When you think of business crisis scenarios, retailers, restaurants and other companies that interface directly with consumers probably come to mind first. However, a crisis can be equally serious for a company that focuses on the B2B market. For instance, workplace accidents, network outages, natural disasters, federal investigations and employee grievances can happen to any business and be a major concern for your customers.
Here are some tips on how to effectively address a B2B crisis, thanks to information discussed at a panel discussion hosted by the Chicago Risk and Insurance Management Society (RIMS) Chapter this month:
1. Consider all audiences.
When crafting a media statement or any messaging around a crisis, think about who you’re talking to. In addition to the media, you’ll have to address other stakeholder groups that may include employees, investors and customers. While the underlying key points should be consistent, some details and delivery will vary based on the needs of each group.
2. Check your facts.
When preparing a statement for the media, double-source the facts. You need to be extra careful that you’re not disseminating incorrect information, especially when it’s likely to be distributed far and wide. Also, determine what you can and can’t legally share.
3. Keep an eye out.
Social media monitoring is essential during a crisis. If you need to respond to a comment, make sure the response is published where the conversation is happening, so the desired audience sees it. Sometimes it’s best not to respond in order to avoid drawing additional attention to the issue.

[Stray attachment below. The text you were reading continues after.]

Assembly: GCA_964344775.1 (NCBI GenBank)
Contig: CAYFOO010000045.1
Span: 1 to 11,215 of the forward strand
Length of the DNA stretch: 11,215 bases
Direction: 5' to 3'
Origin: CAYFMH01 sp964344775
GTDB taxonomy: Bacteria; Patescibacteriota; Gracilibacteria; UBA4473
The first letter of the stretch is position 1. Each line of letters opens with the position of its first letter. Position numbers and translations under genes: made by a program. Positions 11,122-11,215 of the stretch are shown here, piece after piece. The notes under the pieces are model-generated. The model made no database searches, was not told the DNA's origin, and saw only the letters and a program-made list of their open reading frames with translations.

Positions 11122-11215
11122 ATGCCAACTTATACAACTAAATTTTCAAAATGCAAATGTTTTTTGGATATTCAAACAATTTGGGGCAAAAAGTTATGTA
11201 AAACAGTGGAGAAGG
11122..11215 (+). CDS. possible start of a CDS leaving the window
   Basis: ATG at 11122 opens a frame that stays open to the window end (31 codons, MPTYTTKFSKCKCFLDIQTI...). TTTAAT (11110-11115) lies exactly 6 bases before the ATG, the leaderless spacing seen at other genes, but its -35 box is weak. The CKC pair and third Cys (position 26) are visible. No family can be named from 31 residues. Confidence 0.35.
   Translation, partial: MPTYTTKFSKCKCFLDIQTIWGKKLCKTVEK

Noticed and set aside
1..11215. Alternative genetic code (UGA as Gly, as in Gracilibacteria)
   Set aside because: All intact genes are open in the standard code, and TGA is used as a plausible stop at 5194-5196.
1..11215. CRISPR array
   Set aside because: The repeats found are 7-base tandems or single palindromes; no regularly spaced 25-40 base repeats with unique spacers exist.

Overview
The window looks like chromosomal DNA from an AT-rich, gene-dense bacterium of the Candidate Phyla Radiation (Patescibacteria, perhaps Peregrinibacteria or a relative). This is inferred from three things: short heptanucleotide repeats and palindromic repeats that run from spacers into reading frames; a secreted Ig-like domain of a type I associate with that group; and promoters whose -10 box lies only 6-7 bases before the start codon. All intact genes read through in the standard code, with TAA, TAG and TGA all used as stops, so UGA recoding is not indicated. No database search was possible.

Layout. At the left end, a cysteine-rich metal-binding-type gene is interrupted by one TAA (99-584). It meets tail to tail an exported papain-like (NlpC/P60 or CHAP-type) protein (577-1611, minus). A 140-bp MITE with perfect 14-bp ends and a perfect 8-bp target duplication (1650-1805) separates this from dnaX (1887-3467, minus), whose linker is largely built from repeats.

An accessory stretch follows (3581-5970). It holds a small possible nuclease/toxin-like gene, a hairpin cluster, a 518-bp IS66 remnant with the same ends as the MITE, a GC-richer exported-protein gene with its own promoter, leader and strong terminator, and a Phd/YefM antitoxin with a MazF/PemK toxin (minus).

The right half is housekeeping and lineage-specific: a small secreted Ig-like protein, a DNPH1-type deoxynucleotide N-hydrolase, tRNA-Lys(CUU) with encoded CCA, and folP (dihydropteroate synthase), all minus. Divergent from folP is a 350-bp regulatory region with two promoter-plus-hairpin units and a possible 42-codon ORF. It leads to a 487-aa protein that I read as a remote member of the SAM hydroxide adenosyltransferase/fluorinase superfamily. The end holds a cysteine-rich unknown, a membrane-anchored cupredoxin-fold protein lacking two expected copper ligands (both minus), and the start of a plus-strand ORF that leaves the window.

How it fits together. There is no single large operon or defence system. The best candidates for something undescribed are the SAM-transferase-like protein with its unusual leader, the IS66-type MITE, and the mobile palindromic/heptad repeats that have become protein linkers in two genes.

4. Assess analytics.
If you have a social media-related crisis, review your social media and website analytics to determine the online reach and impact of the crisis. It’s possible that you are overestimating the impact of the problem.
5. Make a plan.
Create a crisis communications plan that covers different scenarios and gives you the kind of information you’ll need to act immediately. In the plan, designate a cross-functional team to handle a crisis. This will usually include an attorney, an HR representative, someone from the communications or PR department, and a “quarterback” who can take charge. Simulate crisis scenarios with the team to test how they respond. Make sure they are able to work together, strategize, communicate and trust each other.
When responding to a crisis, rely on the core values and principles of the company to guide your communications and decision-making. The key is to be prepared for not “if” something will happen, but “when.” Being prepared will help you respond quickly and limit long-term damage to your brand.